American Society of Church History 2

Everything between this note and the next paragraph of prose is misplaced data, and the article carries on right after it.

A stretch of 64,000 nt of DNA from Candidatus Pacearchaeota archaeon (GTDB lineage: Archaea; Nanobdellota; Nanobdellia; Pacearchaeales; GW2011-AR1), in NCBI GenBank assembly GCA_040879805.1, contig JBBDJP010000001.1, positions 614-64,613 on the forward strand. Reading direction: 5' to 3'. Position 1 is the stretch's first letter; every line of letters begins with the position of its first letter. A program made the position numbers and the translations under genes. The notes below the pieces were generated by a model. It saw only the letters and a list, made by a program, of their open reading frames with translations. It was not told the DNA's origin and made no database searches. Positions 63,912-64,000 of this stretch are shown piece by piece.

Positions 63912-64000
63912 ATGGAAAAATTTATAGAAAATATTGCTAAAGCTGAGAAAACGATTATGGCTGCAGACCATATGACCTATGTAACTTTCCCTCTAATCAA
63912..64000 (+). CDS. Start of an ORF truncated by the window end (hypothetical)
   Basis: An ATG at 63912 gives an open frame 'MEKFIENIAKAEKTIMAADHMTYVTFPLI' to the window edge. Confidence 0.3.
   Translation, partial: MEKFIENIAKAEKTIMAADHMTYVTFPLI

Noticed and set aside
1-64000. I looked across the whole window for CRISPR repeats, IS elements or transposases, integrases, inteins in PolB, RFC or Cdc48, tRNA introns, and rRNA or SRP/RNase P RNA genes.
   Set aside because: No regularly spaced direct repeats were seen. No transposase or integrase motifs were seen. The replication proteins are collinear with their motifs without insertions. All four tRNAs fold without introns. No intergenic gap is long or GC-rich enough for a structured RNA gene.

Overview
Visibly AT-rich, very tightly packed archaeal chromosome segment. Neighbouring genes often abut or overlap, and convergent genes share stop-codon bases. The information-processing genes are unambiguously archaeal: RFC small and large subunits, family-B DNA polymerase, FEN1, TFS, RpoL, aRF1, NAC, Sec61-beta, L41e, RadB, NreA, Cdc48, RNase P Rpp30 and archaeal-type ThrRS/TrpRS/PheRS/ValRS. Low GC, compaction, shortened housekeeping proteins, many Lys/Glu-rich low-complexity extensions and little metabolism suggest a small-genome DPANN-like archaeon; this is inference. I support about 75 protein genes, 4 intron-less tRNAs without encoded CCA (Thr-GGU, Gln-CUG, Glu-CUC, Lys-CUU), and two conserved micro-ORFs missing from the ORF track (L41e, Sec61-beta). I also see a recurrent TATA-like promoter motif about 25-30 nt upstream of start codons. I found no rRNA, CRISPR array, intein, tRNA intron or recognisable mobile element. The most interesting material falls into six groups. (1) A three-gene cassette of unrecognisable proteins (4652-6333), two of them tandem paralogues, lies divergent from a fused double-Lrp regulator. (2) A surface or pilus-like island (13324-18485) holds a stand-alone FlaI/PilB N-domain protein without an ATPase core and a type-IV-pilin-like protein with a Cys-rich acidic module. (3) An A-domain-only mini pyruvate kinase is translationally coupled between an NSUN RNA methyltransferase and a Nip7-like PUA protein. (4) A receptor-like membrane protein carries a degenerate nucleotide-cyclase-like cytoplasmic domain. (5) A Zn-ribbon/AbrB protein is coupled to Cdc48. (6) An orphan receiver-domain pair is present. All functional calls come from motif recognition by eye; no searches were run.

The past half-century has produced a rich and fraught literature on the relationship between religion and the national community. Whereas previous studies tended to focus only on the relationship between the institutions of “church” and state, Robert Bellah’s important 1968 article argued that national identity itself is rooted in a highly developed “civil religion” constituted by the participation of the general population. Scholarship of nation and religion then turned towards secularism, with Talal Asad and others showing that the secular and the religious are equally foundational to our modern concepts of democracy and citizenship. Recently, the work of scholars like Rogers Brubaker and Genevieve Zubrzycki have highlighted the kaleidoscopic relationships between religion and nationalism, moving beyond established frameworks like civil religion and secularization theory. Continuing this momentum, we offer three historical case studies of religious nationalism that extend beyond national borders, have changed radically over time, or exist in contentious relationship with other nationalist models and faiths. Our aim is to synthesize the historical, cultural, material, and political conditions of these nationalist contexts to consider a new framework for understanding religion and nationalism, that accounts for both particularities as well as broadly shared trends.